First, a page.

The Department of Children and Families already has an ombudsman—an official appointed to investigate complaints—but relatives of children who died due to abuse claim that it is not enough. The ombudsman reports to the DCF; this new watchdog would report to the Kansas department of administration. The DCF has expressed opposition to the potential watchdog, stating that since they have made accountability and transparency top priorities, an advocate outside of the department would constitute an unnecessary layer of bureaucracy. The watchdog’s powers would include investigation, access to confidential records by request, and ability to subpoena documents to review how the state protects children. This is not the only action Kansas lawmakers are debating; a bill to release information about the deaths of children in state custody and make such information more transparent has been passed. This bill would require the DCF to release information about the child that dies as well as any information about the DCF’s involvement and investigations when requested. This will ensure transparency and accountability from the Department.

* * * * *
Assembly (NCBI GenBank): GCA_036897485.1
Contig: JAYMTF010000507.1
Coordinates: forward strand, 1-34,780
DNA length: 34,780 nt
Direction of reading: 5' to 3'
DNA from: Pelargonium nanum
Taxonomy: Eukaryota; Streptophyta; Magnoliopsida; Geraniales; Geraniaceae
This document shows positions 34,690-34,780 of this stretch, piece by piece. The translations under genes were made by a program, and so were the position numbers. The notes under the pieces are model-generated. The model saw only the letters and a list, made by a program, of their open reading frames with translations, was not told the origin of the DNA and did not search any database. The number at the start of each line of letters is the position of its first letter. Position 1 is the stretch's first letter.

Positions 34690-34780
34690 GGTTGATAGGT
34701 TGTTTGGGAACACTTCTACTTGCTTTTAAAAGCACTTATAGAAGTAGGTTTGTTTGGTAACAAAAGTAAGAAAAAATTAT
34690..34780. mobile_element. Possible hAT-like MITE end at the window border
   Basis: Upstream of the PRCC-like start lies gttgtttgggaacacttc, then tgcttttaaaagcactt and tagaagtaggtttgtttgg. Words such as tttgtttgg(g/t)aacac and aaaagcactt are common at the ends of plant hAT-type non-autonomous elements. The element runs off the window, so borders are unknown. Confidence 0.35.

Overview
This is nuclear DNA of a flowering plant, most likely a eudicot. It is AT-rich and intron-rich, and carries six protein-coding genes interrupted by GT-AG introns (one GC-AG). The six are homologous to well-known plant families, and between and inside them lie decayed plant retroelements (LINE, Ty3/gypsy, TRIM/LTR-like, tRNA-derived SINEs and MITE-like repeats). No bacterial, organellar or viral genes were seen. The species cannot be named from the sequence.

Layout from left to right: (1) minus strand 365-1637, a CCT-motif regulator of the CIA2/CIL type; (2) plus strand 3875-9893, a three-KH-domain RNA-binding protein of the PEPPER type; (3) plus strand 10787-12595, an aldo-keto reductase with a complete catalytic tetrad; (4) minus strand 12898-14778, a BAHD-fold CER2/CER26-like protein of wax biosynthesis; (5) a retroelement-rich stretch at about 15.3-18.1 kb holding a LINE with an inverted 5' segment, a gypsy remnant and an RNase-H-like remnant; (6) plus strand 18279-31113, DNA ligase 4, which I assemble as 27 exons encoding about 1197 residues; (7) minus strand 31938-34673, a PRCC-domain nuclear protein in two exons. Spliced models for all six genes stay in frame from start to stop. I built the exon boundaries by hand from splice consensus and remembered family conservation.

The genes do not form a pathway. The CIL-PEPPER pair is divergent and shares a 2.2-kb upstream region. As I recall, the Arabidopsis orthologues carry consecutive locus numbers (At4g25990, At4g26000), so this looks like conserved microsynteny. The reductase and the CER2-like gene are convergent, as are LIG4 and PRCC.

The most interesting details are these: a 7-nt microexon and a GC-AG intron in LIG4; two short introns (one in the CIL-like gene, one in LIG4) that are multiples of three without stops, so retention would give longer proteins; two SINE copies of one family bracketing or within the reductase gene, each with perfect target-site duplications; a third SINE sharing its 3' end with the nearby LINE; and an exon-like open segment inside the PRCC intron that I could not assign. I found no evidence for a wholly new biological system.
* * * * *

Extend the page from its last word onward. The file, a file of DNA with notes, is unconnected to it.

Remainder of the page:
The Office of Program Evaluation in Maine is currently investigating the state’s Child Protective Services after two high-profile deaths by abuse captured the sympathy of Maine residents. One critical aspect of this investigation will be determining how CPS judges the severity of an allegation and determines how to investigate a potential abuse situation: Is CPS responsible for dropping the ball on these cases, or are other factors at play? How can the department be reformed to better serve Maine’s most vulnerable?
Child Protective Services has implemented reforms in the past; last year workers implemented a tool called “Structured Decision Making” to help determine if allegations of abuse warranted investigation. It makes the process more uniform and insured that every worker had the same training and information and could make accurate, consistent decisions. Maine adopted this tool to reduce the amount of child welfare cases the department took on, superseding their intention to improve child safety. As of this writing, there is no balance between improving and ensuring child safety and reducing unnecessary investigations or removals. The department-wide investigation currently happening will hopefully help strike that balance.
Elizabeth Gibbons is CWLA’s editorial intern. She can be reached at firstname.lastname@example.org.